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Pralle v. Walmart Stores, Inc.

United States District Court, D. Kansas

June 30, 2017

JANET PRALLE, Plaintiff,
v.
WALMART STORES, INC., Defendant.

          MEMORANDUM AND ORDER

          Sam A. Crow, U.S. District Senior Judge

         The plaintiff Janet Pralle pro se brings this action alleging claims of sexual harassment, hostile work environment, and retaliation under Title VII of the Civil Rights Act of 1964, as amended, 42 U.S.C. § 2000e, et seq. ECF# 63, Pretrial Order, p. 3. The case comes before the court on the plaintiff's renewed motion for appointment of counsel (ECF# 73), the plaintiff's failure to respond to the court's order to show cause (ECF# 72), and the defendant Walmart Stores, Inc.'s motion for summary judgment (ECF# 66).

         In April of 2005, the defendant Walmart Stores, Inc. (“Walmart”) hired Janet Pralle to work as a cashier at its store in Marysville, Kansas, and she later worked as a courtesy desk associate. ECF# 63, Pretrial Order, p. 3. Walmart terminated the plaintiff on December 7, 2012, after she received written coachings on three separate dates, two in November of 2012 and one on December 3, 2012. Id. at p. 4. This lawsuit was filed in July of 2015. As reflected in the pretrial order, the plaintiff alleges she reported to the store manager and the customer service manager that her supervisor was sexually harassing a store vendor. After making this report, the plaintiff alleges she was treated differently, threatened, and retaliated against such that she experienced a hostile work environment, harassment and eventual termination. ECF# 63, pp. 6-8, 9.

         The pretrial order states discovery was to be “completed by March 31, 2017, and is now complete. Id. at p. 11. The court extended the pretrial order's deadline for filing dispositive motions to May 10, 2017, (ECF #65), and the defendant Walmart filed its motion for summary judgment on that day. The defendant complied with D. Kan. Rule 56.1(f) and provided the required notice to a pro se litigant. ECF# 68. This notice, in part, warned that, “If you do not respond to the Motion for Summary Judgment on time with affidavits and/or documents contradicting the material facts asserted by the Defendant, the Court may accept Defendant's facts as true, in which event your case may be dismissed and judgment entered in Defendant's favor without a trial.” Id. at pp. 1-2. On May 11, 2017, the plaintiff filed a pleading seeking an “extension of time to file dispositive motions due to an attorney currently looking into my case file.” ECF# 69. In this printed pleading, the plaintiff refers to her original request for appointment of counsel because she finds “it very difficult to understand terms and the stating of the laws.” Id. The court granted this extension of dispositive motion deadline to June 9, 2017. ECF# 71.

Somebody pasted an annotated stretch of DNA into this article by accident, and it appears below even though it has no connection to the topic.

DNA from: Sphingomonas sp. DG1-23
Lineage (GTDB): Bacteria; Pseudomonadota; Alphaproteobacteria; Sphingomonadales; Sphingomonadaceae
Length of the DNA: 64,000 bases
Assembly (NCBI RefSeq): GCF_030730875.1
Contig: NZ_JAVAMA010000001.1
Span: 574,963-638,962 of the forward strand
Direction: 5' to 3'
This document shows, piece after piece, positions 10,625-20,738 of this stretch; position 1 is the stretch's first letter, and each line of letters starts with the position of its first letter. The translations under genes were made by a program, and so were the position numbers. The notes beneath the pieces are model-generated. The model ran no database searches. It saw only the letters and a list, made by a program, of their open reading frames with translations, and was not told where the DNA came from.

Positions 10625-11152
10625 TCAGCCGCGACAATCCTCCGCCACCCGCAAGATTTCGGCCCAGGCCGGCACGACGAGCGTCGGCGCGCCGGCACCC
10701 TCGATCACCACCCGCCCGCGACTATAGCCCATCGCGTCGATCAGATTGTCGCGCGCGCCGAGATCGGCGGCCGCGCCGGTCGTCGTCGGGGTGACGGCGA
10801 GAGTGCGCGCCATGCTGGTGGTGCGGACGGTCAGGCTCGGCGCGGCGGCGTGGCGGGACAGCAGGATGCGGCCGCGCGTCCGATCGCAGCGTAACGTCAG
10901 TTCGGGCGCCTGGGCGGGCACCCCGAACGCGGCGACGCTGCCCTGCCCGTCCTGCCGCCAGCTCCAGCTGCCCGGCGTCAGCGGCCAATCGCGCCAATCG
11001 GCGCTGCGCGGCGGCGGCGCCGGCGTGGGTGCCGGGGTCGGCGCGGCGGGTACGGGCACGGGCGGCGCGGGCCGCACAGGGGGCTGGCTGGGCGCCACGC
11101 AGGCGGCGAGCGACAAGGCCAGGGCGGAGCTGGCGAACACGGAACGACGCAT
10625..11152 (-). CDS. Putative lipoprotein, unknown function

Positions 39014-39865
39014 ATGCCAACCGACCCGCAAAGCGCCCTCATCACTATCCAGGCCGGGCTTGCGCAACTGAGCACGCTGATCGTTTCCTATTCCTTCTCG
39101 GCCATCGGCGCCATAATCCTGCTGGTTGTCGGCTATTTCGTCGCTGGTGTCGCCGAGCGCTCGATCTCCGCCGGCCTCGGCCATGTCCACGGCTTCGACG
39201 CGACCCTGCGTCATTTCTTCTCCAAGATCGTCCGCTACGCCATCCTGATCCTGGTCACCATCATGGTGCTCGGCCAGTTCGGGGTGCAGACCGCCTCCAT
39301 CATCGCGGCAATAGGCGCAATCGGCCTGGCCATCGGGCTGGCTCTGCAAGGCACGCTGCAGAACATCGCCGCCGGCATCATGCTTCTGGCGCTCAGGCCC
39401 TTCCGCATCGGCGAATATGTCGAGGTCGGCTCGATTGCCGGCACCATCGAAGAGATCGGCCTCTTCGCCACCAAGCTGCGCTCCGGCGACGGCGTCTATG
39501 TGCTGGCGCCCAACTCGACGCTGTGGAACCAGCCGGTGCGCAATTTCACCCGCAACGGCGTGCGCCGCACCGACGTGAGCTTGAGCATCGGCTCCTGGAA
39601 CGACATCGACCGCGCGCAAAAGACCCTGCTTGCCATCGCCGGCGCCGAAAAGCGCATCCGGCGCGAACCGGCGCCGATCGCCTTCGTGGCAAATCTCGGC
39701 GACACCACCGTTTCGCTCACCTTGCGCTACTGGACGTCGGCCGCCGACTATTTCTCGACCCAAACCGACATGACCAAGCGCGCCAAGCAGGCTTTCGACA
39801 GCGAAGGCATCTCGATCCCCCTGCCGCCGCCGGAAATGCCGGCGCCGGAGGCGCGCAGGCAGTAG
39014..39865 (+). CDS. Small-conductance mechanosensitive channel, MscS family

On June 14, 2017, the court issued an order to show cause as the plaintiff had filed nothing, and the deadline of May 31, 2017, for the plaintiff to file her response to the defendant's pending dispositive motion had passed, as had the deadline of June 9, 2017, for the plaintiff to file her own dispositive motion. ECF# 72. This order referred to an email that plaintiff had sent to the magistrate judge's chambers and that had been forwarded to the district court's chambers. The email said an attorney was evaluating her case, and more time was needed. The court's order pointed the plaintiff to D. Kan. Rule 6.1 for the filing of motions for extension of time and indicated the rule did not allow for an email to substitute for the filing of a motion. The court then ordered, “that the plaintiff shall have until June 23, 2017, to show cause why this court should not find the plaintiff to have waived her right to file a response to the defendant's summary judgment motion and grant the defendant's motion as uncontested pursuant to D. Kan. Rule 7.4(b).” Id. at p. 2.